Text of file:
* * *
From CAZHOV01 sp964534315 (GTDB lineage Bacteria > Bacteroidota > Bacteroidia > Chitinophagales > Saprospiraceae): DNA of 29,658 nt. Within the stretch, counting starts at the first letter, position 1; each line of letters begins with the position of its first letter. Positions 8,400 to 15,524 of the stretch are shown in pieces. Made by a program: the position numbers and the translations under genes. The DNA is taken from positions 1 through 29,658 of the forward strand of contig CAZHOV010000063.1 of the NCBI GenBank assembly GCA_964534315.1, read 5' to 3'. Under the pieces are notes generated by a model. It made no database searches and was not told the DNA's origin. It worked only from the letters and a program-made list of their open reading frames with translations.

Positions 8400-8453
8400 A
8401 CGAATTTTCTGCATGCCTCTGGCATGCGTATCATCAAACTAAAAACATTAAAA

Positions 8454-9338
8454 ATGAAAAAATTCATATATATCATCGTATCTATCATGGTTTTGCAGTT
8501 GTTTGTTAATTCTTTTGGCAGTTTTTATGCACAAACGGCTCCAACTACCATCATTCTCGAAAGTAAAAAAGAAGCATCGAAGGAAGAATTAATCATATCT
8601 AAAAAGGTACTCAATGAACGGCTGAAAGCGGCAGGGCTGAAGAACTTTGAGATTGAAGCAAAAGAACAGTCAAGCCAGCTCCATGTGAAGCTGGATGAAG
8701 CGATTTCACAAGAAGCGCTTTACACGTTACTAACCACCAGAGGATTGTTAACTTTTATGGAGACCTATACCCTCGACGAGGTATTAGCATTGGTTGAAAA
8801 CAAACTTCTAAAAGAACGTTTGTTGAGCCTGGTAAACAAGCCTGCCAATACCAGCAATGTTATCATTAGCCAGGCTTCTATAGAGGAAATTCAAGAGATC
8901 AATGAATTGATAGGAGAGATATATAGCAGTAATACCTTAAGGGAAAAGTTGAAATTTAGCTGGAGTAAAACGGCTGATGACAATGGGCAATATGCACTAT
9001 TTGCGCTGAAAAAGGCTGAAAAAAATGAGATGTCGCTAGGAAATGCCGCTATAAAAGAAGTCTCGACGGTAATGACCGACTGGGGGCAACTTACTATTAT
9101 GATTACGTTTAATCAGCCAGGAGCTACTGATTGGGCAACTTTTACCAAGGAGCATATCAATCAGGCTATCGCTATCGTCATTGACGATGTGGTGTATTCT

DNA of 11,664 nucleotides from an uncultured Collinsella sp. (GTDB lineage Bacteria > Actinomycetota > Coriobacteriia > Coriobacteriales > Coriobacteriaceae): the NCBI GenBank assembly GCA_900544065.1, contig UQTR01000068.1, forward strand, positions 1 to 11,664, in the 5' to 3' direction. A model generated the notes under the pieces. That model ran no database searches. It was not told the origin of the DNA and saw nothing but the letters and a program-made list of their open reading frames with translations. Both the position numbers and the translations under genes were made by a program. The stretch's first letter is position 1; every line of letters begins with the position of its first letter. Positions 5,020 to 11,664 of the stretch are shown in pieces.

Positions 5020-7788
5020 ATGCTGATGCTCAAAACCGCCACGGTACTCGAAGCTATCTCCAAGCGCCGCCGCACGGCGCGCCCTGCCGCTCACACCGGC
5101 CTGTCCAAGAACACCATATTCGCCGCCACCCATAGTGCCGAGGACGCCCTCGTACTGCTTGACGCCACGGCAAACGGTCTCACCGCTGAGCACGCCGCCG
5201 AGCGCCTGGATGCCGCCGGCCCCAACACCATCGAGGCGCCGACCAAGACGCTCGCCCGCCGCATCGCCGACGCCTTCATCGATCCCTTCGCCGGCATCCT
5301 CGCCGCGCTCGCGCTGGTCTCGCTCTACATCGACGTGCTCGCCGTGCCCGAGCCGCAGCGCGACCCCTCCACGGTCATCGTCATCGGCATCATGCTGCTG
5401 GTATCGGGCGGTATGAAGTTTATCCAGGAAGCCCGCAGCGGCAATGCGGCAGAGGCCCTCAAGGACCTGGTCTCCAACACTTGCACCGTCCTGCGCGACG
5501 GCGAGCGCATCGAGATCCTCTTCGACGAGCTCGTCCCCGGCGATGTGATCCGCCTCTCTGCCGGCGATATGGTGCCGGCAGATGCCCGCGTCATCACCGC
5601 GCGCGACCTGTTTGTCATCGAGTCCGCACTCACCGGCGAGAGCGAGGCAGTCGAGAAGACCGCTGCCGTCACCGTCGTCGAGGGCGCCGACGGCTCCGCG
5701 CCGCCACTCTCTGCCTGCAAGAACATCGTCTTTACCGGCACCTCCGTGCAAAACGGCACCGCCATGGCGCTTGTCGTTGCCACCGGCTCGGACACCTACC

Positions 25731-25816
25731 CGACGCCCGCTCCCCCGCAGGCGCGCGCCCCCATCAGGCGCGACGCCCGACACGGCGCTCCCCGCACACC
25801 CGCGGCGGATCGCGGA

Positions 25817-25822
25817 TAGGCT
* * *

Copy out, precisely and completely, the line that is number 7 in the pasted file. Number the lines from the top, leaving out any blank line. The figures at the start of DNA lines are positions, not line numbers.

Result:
8501 GTTTGTTAATTCTTTTGGCAGTTTTTATGCACAAACGGCTCCAACTACCATCATTCTCGAAAGTAAAAAAGAAGCATCGAAGGAAGAATTAATCATATCT